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Boeing Details Plans for Mass Job Cuts

Aerospace company starts forced layoffs as it reduces jetliner production

Boeing Co. BA 3.31% intends to shed more than 13,000 employees, the plane maker said Wednesday, including the first round of compulsory cuts as part of previously announced plans triggered by the coronavirus-driven collapse in global air travel.

The initial tranche of cuts is far larger than indicated on Tuesday by union officials. The aerospace company said the layoff notices delivered this week will be the largest part of plans announced last month to shed about 10% of its 160,000-strong global workforce this year as it reduces jetliner production in response to airlines’ inability and unwillingness to take new aircraft after huge declines in passenger traffic.

Boeing announced roughly 6,770 involuntary layoffs among U.S. employees, while a further 5,520 had been approved for voluntary severance packages and will leave over the next few weeks.

The company said it had completed its voluntary-layoff program after offering staff buyouts last month, with several thousand more jobs set to go under compulsory cuts over the next several months. They mark the first major reductions by the company since 2017, when it laid off roughly 1,500 workers as part of a wider cost-cutting drive.

Excerpt from WSJ
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Travel and Hospitality Companies Want Customers to See Them Cleaning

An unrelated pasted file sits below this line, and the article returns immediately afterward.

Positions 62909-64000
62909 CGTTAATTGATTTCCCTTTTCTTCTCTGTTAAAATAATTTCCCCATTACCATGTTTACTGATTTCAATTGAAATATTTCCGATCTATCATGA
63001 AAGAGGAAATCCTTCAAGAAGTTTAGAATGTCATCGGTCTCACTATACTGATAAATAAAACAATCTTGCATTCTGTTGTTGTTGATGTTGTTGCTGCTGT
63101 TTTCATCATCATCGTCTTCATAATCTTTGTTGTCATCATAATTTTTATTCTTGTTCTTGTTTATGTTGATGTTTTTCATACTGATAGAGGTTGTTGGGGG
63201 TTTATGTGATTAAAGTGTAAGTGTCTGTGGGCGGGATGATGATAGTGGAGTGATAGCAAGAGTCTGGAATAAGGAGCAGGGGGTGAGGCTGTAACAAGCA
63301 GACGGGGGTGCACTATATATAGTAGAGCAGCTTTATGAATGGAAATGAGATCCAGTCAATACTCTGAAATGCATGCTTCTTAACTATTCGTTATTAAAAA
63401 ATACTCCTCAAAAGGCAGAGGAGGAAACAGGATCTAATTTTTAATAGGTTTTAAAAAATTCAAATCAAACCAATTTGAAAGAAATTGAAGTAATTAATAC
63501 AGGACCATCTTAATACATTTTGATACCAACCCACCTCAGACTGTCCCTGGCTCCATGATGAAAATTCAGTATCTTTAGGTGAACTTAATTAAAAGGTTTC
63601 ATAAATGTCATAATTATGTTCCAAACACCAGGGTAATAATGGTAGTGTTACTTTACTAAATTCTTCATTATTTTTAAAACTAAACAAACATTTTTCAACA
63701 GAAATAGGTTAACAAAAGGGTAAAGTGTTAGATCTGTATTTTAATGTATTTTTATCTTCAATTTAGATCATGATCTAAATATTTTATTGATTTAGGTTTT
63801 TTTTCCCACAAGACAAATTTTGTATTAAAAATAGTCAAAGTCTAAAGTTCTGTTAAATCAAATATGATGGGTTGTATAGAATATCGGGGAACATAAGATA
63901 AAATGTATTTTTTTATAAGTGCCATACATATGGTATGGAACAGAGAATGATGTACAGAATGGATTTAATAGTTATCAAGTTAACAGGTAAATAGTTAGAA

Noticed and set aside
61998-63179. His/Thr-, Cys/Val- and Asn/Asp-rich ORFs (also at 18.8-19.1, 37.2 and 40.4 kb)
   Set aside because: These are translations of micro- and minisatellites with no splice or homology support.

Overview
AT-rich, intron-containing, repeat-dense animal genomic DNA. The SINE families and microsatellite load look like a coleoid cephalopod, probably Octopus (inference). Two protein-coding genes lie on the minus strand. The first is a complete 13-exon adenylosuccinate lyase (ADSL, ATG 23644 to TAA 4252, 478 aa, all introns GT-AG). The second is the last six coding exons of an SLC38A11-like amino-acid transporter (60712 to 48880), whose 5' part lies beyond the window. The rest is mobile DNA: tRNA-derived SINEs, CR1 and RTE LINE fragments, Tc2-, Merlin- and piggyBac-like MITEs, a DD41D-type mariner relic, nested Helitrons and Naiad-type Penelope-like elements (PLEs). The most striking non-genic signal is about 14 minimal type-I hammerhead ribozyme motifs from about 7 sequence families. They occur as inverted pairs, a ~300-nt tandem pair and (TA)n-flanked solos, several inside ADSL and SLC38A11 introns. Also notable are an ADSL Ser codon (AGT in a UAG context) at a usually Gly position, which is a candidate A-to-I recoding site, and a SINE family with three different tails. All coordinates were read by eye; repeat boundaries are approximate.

Before they can return to pre-pandemic profitability, travel-dependent businesses must win back customers’ trust

Travel and leisure companies planning and hoping for the return of business are working to make sure customers feel safe.

That confidence can’t be instilled only through advertising and messaging, executives say. It also depends on the customer experience, including what people can see with their own eyes.

“It’s about communicating the cleanliness factor optically,” said Janis Cannon, senior vice president of upscale brands for Choice Hotels International Inc., a franchiser whose hotels range from budget to high-end.

Excerpt from WSJ
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Crash Probe to Assess if Pakistani Airliner Dragged Engines on Runway in Landing Attempt

Landing gear on Pakistan International Airlines jet may not have been deployed; 97 died in crash Friday

ISLAMABAD—A Pakistani-led investigation into a deadly air crash Friday will examine whether the jet’s engines were damaged in an aborted first landing, causing a loss of power when the plane circled around for a second landing, officials familiar with the probe said.

Initial evidence suggests the engines of the Pakistan International Airlines jet made contact with the runway in Karachi when the pilot attempted to land without landing gear deployed, the officials said. Marks on the runway indicate the engines were dragged along it, while flight-altitude data and eyewitness accounts say that the plane took off again, they said.

Excerpt from WSJ
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